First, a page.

3 Oct

Make way for the Superhumans, they said. And we did. Buoyed up on the success of Olympic Team GB, we were glued to our screens – unless lucky enough to be in the stadium – as the Game Makers (I love that phrase, its so Hunger Games!) un-veiled another fantastic show for us. The opening ceremony of the games was as appropriate as it was exciting. Stephen Hawking (or should that be Stephen Hawking CH, CBE, FRS, FRSA?), the genius theoretical physicist who also happens to have motor neurone disease playing an enormous part within the story-line of The Tempest, all about curiosity and discovery, spoke for itself; We should all be curious, we should all strive forward in order to make new discoveries, we should all aspire to do and be more. All of us, the able-bodied and the disabled. The whole of humanity. The beautiful statue of pregnant Alison Lapper, the famous artist who has Phocomelia – which caused her to be born without arms and with truncated legs – took centre stage among many performers, of various shapes and sizes and using various types of equipment as a beacon of just what disabled people can be capable of.

The games themselves were exhilarating. Most of us were unable to watch the telly all day and all night but I’m sure that you, like me, loved hearing great Team GB news every time you saw a newspaper, listened to the radio or went online. Phenomenal achievements like that of 17 year old Ellie Simmonds, the young swimmer who has achondroplasia (dwarfism) and won 2 gold medals, taking 5 seconds off of the world record time for the 400m freestyle left us gob-smacked and swelling with pride. I was lucky enough to see David Weir win a heat in the athletics and Hannah Cockroft win her first gold medal, and I can confirm that watching those two push themselves around the track left me in no doubt as to their superhuman powers. But I also watched Paralympians strut their stuff in Blind Judo, Sitting Volleyball and Power-lifting. My parents caught a game of Botchia (Balls) played by Paralympians with cerebral palsy and other severe disabilities. The determination and complete concentration of the Botchia players meant that the competitors who often have spasms were able to aim their balls and hit the mark perfectly.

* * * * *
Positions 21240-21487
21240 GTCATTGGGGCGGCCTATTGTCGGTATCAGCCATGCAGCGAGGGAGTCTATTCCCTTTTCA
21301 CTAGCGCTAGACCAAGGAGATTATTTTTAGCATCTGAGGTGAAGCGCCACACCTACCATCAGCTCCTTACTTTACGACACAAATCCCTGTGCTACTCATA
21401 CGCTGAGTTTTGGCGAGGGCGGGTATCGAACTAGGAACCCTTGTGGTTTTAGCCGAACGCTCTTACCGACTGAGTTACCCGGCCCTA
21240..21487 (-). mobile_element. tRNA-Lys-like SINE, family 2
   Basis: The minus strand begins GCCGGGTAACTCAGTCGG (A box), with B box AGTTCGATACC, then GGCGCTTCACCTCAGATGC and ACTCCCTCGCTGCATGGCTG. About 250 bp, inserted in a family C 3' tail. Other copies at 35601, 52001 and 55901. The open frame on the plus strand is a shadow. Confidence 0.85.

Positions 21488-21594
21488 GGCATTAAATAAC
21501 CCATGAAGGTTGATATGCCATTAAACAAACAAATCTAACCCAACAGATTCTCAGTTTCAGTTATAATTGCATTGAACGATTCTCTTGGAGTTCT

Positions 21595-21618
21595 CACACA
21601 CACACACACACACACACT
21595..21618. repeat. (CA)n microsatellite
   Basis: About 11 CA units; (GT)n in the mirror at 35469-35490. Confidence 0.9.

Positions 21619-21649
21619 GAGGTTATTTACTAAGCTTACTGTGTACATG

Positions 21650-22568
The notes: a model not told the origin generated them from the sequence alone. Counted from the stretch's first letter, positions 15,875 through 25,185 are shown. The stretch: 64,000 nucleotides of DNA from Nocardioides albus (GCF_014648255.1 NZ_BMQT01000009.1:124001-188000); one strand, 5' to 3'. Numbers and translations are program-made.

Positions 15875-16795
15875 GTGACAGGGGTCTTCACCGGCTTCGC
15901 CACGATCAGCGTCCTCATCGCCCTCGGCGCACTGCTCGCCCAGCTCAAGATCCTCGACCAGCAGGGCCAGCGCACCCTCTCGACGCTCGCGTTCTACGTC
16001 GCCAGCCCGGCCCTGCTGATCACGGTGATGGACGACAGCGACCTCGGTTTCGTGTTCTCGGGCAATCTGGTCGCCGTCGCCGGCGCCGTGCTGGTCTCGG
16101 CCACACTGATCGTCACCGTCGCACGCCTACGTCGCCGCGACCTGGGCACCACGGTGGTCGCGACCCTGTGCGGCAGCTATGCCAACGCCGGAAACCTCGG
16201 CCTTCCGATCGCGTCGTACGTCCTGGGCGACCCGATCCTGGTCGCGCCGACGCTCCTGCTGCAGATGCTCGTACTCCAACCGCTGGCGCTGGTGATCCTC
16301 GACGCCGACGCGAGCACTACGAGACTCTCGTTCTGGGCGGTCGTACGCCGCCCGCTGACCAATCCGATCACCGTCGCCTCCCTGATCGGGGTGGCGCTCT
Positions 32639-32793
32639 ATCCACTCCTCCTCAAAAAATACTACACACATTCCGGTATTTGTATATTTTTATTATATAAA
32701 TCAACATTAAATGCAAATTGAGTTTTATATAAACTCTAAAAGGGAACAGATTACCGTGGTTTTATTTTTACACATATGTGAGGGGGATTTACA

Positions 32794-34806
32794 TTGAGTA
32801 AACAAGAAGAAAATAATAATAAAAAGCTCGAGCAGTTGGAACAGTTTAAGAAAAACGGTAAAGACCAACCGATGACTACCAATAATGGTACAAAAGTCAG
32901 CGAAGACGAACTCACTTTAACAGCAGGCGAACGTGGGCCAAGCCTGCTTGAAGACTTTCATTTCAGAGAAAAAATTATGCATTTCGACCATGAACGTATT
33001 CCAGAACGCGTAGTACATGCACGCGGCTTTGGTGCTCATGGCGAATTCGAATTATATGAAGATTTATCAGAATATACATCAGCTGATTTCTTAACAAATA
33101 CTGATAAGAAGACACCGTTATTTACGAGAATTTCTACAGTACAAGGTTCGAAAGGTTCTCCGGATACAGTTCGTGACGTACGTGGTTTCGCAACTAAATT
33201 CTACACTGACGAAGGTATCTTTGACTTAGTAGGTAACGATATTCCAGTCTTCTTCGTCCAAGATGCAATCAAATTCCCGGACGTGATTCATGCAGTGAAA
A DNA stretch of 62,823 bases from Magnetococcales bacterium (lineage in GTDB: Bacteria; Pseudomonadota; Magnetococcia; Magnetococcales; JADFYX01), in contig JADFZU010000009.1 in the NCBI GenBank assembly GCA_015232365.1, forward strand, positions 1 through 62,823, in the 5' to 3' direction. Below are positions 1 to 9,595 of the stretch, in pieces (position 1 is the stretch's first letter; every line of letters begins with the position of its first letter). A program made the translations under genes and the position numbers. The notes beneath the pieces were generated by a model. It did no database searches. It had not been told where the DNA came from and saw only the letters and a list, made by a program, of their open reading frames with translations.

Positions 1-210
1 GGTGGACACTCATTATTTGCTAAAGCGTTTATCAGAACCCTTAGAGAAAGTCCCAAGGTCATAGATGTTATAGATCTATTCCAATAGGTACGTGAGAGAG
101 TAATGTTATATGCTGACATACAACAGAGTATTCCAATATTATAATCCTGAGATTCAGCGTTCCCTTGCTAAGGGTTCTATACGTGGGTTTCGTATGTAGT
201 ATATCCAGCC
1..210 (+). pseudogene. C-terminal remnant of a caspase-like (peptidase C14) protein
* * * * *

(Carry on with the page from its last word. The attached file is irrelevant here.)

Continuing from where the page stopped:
The Excel Centre itself has been heralded by many as an “accessibility oasis” with its wide walk-ways, ramps, and disabled toilets. The atmosphere on the day that I went was just what I’d been feeling already – excitement, pride and admiration for our Team GB. Everyone wanted our Paralympians to win Gold for us, and everyone believed that they could. No question of disability. I was intrigued when a neighbour of mine, who has learning disabilities and consequently struggles as she hasn’t been able to get a job, told me that she hadn’t been watching the Paralympics because the sight of such disabled people made her “want to cry”. I reminded her that these people are achieving great things and it was interesting to think that with a little creativity, with the ability to be adaptable and with the opportunity open to them, Paralympians are able to work in these interesting professions, achieve great things, and lead very comfortable lives. It struck me that they are somewhat less “disabled” than my neighbour. Imagine if the world became as accessible as the Excel Centre and rather than looking at what people with disabilities can’t do, we started thinking about what they can do and were more creative, making adaptations so that people could work in more professions and take part in more activities. If there is any legacy the Paralympic Games of 2012 should leave us, it is that. It can and will happen.

The Closing Ceremony was a fabulous spectacle and shone a light on this concept of creativity. By involving adapted machines and equipment used by disabled performers and highlighting the innovative ways in which they used their own bodies, audiences were reminded of humanity’s ability to adapt, to be creative and to keep trying to do what we can, no matter the obstacles. A friend of mine told me that the sense of pride surrounding the games reminded her of going to Gay Pride in the 1980s. It is that kind of big change that can happen, and it is that kind of pride that can carry us onwards to make that big change. Clare Balding summed it up perfectly at the end of the closing ceremony, saying that the games needed to not only inspire a generation to reach for their dreams, disability or none, but that they have also “changed the way people think.”

Have you been inspired? Have the Paralympic games changed the way in which you think about disability at all? Comment below and share your thoughts with us, we’d love to hear from you!

About the writer: Bryony is a 3rd yr Applied Drama student. When she’s not teaching drama or writing (creative as well as articles) she’s attempting to fullfill her goal of living life to the max. Writing for health & well-being and making a difference here at Yellow Bunting, she loves star-gazing, the theatre, partying, surfing, being outdoors, cider n pasties.


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